Favorite College Clubs of U.S. Presidents


Presidents are the closest thing we have to American royalty, so it’s really hard to imagine them ever being just another guy hanging out in the quad. But that’s exactly what many of them were (although some skipped university and probably some went to schools without quads). And apparently there’s something about being an American president that attracted men who participated in a lot of the same activities, organizations, and clubs in their time at college. So, what the heck, why not try one of these groups out for a semester? Maybe you’ll end up the next Lincoln.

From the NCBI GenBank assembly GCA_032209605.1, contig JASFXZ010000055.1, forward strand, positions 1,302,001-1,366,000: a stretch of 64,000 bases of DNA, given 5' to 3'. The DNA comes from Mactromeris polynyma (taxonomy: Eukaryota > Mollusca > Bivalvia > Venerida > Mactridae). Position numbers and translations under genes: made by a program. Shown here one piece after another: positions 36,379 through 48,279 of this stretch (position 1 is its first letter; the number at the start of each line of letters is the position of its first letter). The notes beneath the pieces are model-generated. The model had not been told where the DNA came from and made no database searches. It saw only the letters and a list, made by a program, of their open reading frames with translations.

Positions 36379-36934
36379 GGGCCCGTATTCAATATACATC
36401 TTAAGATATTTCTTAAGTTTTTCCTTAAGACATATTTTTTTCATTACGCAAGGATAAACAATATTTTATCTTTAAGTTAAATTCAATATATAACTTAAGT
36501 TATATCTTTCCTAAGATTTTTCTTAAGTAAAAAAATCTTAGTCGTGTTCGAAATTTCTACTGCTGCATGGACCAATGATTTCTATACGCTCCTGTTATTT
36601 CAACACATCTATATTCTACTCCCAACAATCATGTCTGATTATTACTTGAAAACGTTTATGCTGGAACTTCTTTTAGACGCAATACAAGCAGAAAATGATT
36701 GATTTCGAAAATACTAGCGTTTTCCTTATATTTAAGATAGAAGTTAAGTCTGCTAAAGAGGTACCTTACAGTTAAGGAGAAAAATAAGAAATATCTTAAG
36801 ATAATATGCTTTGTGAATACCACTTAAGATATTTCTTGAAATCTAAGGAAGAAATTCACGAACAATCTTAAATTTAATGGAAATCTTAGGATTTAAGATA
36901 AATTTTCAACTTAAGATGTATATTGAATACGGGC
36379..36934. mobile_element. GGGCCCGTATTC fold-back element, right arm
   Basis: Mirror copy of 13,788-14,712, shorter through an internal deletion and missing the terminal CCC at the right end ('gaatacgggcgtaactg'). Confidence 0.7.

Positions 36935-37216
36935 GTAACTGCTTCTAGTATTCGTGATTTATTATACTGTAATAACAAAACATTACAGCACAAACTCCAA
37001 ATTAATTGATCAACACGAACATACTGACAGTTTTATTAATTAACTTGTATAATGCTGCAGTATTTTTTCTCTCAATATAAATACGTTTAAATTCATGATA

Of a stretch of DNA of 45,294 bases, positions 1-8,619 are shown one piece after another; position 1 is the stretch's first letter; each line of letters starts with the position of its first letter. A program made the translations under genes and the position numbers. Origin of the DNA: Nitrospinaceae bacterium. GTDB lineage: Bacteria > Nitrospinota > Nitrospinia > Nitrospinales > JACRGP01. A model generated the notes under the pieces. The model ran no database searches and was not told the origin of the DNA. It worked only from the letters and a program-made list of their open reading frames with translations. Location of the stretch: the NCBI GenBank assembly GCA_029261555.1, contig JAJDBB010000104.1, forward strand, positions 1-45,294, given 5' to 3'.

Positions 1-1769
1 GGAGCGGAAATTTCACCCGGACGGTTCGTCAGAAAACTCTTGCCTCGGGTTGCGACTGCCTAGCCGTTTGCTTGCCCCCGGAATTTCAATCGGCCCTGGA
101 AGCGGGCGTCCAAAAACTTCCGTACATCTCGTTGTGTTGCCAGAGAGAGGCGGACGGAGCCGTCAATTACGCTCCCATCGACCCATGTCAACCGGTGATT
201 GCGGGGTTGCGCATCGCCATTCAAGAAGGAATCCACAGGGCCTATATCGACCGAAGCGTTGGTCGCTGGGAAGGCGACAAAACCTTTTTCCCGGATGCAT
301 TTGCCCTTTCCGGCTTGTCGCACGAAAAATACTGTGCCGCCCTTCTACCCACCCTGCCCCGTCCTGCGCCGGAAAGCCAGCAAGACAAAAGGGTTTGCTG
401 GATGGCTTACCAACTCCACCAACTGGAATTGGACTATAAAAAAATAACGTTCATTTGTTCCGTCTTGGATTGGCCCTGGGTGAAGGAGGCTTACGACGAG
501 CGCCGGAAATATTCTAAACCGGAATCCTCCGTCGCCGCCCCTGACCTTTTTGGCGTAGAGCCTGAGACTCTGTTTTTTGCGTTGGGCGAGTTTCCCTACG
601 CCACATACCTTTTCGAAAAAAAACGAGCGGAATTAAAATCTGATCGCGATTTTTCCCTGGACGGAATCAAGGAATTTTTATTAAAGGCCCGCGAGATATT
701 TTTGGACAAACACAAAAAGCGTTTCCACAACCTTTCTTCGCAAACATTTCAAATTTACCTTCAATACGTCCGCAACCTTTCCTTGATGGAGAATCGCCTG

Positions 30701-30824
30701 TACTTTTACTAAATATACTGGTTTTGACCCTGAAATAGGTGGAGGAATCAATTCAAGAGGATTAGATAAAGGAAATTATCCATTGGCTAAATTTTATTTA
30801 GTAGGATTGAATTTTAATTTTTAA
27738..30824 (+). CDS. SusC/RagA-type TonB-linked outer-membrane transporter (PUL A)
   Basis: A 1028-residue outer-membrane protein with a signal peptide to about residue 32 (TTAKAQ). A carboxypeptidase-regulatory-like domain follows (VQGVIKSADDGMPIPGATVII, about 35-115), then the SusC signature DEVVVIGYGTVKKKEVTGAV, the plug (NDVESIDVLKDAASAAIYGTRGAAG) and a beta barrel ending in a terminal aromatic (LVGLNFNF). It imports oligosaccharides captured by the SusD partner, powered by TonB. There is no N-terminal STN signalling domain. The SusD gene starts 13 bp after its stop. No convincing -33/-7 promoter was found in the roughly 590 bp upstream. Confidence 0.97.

1. Fraternities:

    Far and away, the most popular future president activity in college was hanging with the bros at the frat house. How popular, you ask? The number of presidents in the last 190 years who weren’t in a fraternity can be counted on one three-fingered hand. Rutherford B. Hayes, Teddy Roosevelt, both the Bushes, and Gerald Ford found a home at Delta Kappa Epsilon, giving it the claim to the most White House occupant alums. Harry Truman and Herbert Hoover enjoyed their time in Alpha Delta Gamma and Kappa Alpha so much that they tried to recreate that feeling of brotherhood many years later with the Presidents Club, which was exactly what it sounds like.

  2. Sports: